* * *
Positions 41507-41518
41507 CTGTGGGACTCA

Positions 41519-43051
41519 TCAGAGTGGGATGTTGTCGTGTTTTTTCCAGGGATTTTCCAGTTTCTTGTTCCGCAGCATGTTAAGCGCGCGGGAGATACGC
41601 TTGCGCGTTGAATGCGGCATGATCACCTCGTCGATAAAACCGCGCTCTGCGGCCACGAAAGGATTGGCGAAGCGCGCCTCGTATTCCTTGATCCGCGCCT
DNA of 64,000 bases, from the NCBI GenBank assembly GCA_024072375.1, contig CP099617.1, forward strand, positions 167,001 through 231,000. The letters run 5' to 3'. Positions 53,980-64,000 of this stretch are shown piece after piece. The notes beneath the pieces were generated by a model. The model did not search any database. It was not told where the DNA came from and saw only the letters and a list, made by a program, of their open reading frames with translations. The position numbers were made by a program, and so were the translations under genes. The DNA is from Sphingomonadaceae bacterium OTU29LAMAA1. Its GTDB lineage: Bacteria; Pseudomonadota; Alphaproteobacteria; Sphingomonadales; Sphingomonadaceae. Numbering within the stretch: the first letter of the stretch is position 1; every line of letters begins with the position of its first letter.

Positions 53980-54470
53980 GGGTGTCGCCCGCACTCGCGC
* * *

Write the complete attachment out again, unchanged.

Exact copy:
Positions 41507-41518
41507 CTGTGGGACTCA

Positions 41519-43051
41519 TCAGAGTGGGATGTTGTCGTGTTTTTTCCAGGGATTTTCCAGTTTCTTGTTCCGCAGCATGTTAAGCGCGCGGGAGATACGC
41601 TTGCGCGTTGAATGCGGCATGATCACCTCGTCGATAAAACCGCGCTCTGCGGCCACGAAAGGATTGGCGAAGCGCGCCTCGTATTCCTTGATCCGCGCCT
DNA of 64,000 bases, from the NCBI GenBank assembly GCA_024072375.1, contig CP099617.1, forward strand, positions 167,001 through 231,000. The letters run 5' to 3'. Positions 53,980-64,000 of this stretch are shown piece after piece. The notes beneath the pieces were generated by a model. The model did not search any database. It was not told where the DNA came from and saw only the letters and a list, made by a program, of their open reading frames with translations. The position numbers were made by a program, and so were the translations under genes. The DNA is from Sphingomonadaceae bacterium OTU29LAMAA1. Its GTDB lineage: Bacteria; Pseudomonadota; Alphaproteobacteria; Sphingomonadales; Sphingomonadaceae. Numbering within the stretch: the first letter of the stretch is position 1; every line of letters begins with the position of its first letter.

Positions 53980-54470
53980 GGGTGTCGCCCGCACTCGCGC